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Improving patient self-reporting of antihypertensive adverse drug events in primary care: a stepped wedge cluster randomised trial

Abstract : Background: About 25% of patients experience adverse drug events (ADE) in primary care, but few events are reported by the patients themselves. One solution to improve the detection and management of ADEs in primary care is for patients to report them to their general practitioner. The study aimed to assess the effect of a booklet designed to improve communication and interaction between patients treated with anti-hypertensive drugs and general practitioners on the reporting of ADEs. Methods: A cluster randomized controlled cross-sectional stepped wedge open trial (five periods of 3 months) was conducted. A cluster was a group of general practitioners working in ambulatory offices in France. Adults consulting their general practitioner to initiate, modify, or renew an antihypertensive prescription were included. A booklet including information on cardiovascular risks, antihypertensive treatments, and ADE report forms was delivered by the general practitioner to the patient in the intervention group. The primary outcome was the reporting of at least one ADE by the patient to his general practitioner during the three-month period after enrolment. Two clusters were randomised by sequence for a total of 8 to receive the intervention. An intention-to-treat analysis was conducted. A logistic mixed model with random intercept was used. Results: Sixty general practitioners included 1095 patients (median: 14 per general practitioner; range: 1-103). More patients reported at least one ADE to their general practitioner in the intervention condition compared to the control condition (aOR = 3.5, IC95 [1.2-10.1], p = 0.02). The modification and initiation of an antihypertensive treatment were also significantly associated with the reporting of ADEs (aOR = 4.4, CI95 [1.9-10.0], p < 0.001 and aOR = 11.0, CI95 [4.6-26.4], p < 0.001, respectively). The booklet delivery also improved patient satisfaction on general practitioner communication and high blood pressure management. Conclusion: A booklet can improve patient self-reporting of ADEs to their general practitioners. Future research should assess whether it can improve general practitioner management of ADEs and patient's health status. Trial registration: Trial registry identifier NCT01610817 (2012/05/30).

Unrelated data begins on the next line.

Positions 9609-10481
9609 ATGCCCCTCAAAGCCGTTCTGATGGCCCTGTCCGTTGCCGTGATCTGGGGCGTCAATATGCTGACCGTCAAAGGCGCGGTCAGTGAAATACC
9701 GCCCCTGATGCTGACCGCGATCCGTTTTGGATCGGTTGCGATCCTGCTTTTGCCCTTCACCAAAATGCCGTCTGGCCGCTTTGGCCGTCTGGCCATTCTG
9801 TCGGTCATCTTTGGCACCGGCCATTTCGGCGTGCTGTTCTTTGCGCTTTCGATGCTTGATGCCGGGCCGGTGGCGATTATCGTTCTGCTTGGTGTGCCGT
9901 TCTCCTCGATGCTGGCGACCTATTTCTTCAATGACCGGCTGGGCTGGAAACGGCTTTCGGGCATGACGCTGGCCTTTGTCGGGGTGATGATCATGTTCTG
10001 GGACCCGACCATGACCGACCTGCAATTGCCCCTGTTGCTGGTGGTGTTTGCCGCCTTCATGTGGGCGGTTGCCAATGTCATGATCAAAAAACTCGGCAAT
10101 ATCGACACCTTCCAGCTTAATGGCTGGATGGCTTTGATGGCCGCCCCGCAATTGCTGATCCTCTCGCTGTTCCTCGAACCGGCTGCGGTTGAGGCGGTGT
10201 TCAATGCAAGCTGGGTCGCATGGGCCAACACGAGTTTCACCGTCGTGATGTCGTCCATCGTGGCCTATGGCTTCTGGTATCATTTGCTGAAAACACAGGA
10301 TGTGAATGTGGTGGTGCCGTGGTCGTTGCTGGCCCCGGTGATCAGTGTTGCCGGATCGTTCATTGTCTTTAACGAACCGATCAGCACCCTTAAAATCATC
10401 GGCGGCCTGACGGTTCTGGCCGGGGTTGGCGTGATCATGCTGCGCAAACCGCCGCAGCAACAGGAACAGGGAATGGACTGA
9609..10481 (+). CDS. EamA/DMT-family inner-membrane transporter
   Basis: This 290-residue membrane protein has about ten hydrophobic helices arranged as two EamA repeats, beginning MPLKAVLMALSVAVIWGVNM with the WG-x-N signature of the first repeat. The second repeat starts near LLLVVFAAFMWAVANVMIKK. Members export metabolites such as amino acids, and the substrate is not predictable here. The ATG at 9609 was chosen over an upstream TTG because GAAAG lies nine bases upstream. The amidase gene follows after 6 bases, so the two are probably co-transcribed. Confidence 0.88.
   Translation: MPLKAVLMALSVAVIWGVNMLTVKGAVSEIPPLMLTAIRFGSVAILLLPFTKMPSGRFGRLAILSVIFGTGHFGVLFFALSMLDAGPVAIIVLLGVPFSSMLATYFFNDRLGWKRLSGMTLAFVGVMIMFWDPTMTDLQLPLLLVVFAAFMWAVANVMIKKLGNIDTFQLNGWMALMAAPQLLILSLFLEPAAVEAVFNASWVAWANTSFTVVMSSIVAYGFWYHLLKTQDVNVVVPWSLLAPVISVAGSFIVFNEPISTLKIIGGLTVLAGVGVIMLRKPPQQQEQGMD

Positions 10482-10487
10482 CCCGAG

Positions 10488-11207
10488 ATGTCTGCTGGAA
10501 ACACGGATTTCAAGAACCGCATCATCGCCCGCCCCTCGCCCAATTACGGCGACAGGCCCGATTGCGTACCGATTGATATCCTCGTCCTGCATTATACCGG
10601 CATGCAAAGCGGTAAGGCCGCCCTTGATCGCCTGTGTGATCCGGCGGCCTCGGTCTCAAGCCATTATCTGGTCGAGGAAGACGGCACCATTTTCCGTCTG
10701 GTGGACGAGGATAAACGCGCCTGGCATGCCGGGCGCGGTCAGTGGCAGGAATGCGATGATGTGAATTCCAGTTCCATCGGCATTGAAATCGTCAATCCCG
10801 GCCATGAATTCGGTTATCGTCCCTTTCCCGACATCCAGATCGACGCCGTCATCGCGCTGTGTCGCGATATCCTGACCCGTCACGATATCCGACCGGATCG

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Contributor : Odile Malbec <>
Submitted on : Wednesday, September 1, 2021 - 2:08:06 PM
Last modification on : Friday, September 3, 2021 - 3:33:47 AM

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Karine Buchet-Poyau, Pauline Occelli, Sandrine Touzet, Carole Langlois-Jacques, Sophie Figon, et al.. Improving patient self-reporting of antihypertensive adverse drug events in primary care: a stepped wedge cluster randomised trial. BMC Family Practice, BioMed Central, 2021, 22 (1), pp.165. ⟨10.1186/s12875-021-01478-w⟩. ⟨inserm-03331037⟩

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